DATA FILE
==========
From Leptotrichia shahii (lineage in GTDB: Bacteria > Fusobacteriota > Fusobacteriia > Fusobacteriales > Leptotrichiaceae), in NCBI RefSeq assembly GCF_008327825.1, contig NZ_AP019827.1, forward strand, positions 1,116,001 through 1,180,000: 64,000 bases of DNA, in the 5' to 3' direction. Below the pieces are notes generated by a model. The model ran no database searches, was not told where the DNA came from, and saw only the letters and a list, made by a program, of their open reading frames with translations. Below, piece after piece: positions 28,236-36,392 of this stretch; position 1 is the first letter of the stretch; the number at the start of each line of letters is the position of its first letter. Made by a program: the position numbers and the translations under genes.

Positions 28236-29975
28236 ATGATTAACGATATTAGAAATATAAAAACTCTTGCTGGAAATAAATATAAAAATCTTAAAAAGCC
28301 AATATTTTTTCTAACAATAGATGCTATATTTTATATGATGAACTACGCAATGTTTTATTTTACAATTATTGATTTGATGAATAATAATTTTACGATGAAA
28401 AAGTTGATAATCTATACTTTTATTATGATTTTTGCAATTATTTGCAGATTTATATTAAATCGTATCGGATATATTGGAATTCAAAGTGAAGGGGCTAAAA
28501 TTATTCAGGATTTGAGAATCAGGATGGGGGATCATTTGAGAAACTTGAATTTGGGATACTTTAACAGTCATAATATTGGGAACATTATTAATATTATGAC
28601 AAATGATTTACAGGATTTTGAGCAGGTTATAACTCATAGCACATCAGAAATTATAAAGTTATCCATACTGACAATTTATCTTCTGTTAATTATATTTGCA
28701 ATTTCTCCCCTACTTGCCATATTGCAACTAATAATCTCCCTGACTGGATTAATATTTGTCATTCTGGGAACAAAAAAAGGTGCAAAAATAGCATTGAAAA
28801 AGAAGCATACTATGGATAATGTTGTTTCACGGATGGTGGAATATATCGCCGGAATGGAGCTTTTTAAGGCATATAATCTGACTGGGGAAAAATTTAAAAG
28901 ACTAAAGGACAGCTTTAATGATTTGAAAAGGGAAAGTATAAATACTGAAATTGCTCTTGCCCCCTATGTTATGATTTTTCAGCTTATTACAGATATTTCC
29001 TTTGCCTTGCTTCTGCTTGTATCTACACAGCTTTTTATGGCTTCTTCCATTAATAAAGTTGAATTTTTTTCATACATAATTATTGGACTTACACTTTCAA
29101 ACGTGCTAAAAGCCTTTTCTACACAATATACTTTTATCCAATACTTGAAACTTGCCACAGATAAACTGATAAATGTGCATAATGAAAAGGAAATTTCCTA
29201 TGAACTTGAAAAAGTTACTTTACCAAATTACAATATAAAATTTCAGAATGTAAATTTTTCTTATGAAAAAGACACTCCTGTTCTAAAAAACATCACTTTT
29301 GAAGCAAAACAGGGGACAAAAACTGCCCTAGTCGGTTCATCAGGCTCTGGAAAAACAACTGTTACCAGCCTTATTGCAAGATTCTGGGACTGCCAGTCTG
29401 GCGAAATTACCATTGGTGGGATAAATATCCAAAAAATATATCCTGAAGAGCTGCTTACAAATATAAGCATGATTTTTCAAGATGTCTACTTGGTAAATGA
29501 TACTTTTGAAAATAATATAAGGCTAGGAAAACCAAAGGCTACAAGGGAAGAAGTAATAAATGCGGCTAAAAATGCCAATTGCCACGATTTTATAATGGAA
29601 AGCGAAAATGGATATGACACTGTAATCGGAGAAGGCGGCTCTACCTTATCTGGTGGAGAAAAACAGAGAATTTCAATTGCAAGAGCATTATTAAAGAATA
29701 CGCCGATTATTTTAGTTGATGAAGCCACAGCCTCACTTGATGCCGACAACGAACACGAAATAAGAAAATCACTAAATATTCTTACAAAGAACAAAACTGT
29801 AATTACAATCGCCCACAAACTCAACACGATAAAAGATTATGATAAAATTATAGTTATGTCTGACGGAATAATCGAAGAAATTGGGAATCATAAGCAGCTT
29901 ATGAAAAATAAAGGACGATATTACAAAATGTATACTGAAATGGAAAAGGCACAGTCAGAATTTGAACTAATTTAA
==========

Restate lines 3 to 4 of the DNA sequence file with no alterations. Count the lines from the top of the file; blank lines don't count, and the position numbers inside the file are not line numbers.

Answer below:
28236 ATGATTAACGATATTAGAAATATAAAAACTCTTGCTGGAAATAAATATAAAAATCTTAAAAAGCC
28301 AATATTTTTTCTAACAATAGATGCTATATTTTATATGATGAACTACGCAATGTTTTATTTTACAATTATTGATTTGATGAATAATAATTTTACGATGAAA